“Ethel” is a documentary about director Rory Kennedy’s (“Ghosts of Abu Ghraib”) mother. But it also, of course, covers a tumultuous swath of U.S. politics from a unique perspective — Ethel Kennedy, née Skakel, married into America’s most famous family in 1950, when she wed Robert F. Kennedy in Greenwich. Extroverted and seemingly tireless, she first helped his brother John F. Kennedy campaign and later worked at her husband’s side as he went from Attorney General to U.S. senator to presidential candidate, while giving birth to and raising 11 children. (Rory, the youngest of the siblings, was born six months after her father was assassinated in 1968.)
“Ethel” combines newsreel and home movie footage with interviews with the Kennedy children to tell the story of this fiesty matriarch and sometimes reluctant film subject from the perspective of both a public figure and a familial one.
Indiewire sat down with the filmmaker to talk about “Ethel” on the eve of the documentary’s broadcast premiere on HBO tonight, October 18th, at 9pm.
Was this a project that you first wanted to do or was this sparked by HBO?
HBO approached me to do this film — Sheila Nevins. And I said “No.” And she came back — we had a back and forth, and finally I figured I’d ask my mother, because she doesn’t like doing interviews and hasn’t done one in 25 years. She’s never really told her life story and she’s always resisted. So I just figured she’d say, “No,” and then I don’t have to keep saying “No,” to Sheila. I asked her and she said, “Yes.”
Why had your mother chosen to not do interviews for so long?
You know, I think she’s shy, believe it or not. I don’t like to talk for her, but I have been in interviews with her and what she tends to say, you know — I think she feels like she’s been around people who have had enormous accomplishments, and that it’s really their story and not her story.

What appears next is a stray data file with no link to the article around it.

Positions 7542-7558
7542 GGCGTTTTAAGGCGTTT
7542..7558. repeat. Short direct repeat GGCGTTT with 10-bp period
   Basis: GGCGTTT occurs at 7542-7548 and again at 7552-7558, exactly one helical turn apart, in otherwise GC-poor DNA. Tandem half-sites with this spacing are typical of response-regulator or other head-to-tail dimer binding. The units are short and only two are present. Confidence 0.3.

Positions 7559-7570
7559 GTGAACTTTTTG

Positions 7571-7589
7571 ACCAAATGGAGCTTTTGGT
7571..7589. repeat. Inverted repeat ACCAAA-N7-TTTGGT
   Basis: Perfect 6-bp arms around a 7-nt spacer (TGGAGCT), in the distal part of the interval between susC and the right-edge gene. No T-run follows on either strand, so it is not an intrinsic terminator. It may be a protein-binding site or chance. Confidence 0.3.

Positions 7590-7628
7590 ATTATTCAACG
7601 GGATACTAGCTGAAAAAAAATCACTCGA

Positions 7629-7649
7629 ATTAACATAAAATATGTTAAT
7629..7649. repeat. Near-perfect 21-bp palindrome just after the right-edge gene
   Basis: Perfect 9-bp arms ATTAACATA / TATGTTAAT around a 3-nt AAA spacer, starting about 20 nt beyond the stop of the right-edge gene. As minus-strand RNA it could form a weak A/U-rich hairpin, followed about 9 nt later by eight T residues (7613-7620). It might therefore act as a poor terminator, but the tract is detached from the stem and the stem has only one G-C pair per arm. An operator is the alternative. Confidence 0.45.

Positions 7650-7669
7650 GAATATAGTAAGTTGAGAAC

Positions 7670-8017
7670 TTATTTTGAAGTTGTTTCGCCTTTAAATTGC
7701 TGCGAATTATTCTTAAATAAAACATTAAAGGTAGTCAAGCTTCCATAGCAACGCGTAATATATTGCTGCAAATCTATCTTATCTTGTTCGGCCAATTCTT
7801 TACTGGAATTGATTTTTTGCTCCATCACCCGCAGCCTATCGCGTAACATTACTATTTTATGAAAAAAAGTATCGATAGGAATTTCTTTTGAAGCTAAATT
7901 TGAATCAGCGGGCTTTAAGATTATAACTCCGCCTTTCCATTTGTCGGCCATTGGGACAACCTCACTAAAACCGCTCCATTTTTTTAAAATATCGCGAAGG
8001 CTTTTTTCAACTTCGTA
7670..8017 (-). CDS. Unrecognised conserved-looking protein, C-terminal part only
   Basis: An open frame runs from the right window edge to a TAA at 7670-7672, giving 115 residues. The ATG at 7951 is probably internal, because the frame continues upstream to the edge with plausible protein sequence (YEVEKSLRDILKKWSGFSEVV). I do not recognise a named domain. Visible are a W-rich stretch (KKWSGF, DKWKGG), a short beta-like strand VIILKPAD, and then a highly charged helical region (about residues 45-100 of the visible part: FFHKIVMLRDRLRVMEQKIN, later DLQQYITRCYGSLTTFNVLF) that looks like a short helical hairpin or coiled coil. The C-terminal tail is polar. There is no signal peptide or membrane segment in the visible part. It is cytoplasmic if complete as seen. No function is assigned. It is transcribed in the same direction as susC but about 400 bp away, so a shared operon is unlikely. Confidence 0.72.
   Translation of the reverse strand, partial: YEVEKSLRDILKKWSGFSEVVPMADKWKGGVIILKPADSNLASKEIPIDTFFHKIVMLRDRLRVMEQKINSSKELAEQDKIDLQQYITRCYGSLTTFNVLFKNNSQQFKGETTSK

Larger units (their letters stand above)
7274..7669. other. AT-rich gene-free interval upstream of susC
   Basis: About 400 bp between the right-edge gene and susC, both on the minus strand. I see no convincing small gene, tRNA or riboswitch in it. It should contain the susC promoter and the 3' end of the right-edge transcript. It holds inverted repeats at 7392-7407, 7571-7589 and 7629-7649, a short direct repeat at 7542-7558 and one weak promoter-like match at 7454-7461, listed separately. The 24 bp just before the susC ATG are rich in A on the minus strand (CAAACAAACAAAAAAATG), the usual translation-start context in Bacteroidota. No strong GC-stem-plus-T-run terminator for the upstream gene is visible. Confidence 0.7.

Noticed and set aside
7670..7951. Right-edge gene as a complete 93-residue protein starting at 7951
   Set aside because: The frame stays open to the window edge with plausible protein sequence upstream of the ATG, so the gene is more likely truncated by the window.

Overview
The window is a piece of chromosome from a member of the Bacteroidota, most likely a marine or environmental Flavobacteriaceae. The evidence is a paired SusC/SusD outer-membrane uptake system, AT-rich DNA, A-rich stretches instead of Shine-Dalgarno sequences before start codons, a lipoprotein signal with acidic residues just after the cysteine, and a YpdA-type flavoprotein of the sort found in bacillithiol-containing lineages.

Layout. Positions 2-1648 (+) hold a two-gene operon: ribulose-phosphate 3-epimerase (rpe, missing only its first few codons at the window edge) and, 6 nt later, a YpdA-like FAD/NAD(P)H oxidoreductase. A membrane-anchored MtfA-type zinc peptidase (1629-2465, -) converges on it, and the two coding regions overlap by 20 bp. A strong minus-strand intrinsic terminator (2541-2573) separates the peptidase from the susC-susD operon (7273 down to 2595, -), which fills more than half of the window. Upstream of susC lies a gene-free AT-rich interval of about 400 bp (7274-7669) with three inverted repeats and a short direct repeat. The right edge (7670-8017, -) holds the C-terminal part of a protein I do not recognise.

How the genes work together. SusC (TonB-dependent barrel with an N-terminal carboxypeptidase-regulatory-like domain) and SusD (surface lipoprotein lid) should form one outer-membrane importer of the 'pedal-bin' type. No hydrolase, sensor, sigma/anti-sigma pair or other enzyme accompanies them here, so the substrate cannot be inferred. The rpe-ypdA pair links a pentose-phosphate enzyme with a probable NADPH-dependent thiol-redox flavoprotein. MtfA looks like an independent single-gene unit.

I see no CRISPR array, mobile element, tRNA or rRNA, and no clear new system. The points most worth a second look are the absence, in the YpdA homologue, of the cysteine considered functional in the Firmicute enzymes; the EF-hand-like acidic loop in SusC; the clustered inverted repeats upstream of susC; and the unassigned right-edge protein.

That’s interesting. “Shy” isn’t a word I’d have thought to describe her in the film. She seems very comfortable.
It’s a complicated shy, because she’s very outgoing and, you know, she’ll say anything to anybody, but she’s not comfortable publicly speaking and she’s not comfortable being interviewed, and she doesn’t particularly enjoy it.
Beyond the fact that she’s your mother, as an interview subject, did that pose its challenges?
I think it shows [in the film] in what she says. I’m trying to ask, “Well, how did you feel about this?” “Oh, I hate this introspection. Stop asking me all these questions. Why do I have to answer them?” You know, she’s uncomfortable.
This is a film about your family and your mother in particular, but it’s also obviously about the political history of the U.S. in that era. How do you approach it? As a political film first? As a personal film?
I think it’s both. It’s definitely a POV film. It’s my perspective on my family. It’s not meant to be the objective film about Ethel Kennedy — not that I think one can achieve objectivity, but you can certainly strive for it, and I don’t particularly in this. I try to weave together these historical events that my family was on the front lines of that I think we all share as a country and experience together, interweaving with those what was happening on the homefront during those times as well. There’s a lot of home movie footage, there are a lot of photographs that have never been seen before.
And then it’s told through the perspective of my siblings, my brothers and sisters, and my mother exclusively, so there’s no outside voice in the film. It was intended to be that. It’s showing it from a very particular perspective. So there are a lot of things that it’s not. But there are a lot of other films out there in the world that address similar events from an outside perspective, so I felt like what I could do that was unique and different was go from the inside out.
Was that part of your awareness in making the film? Your family has obviously been scrutinized by the media a lot. Is this a chance to offer that inside perspective?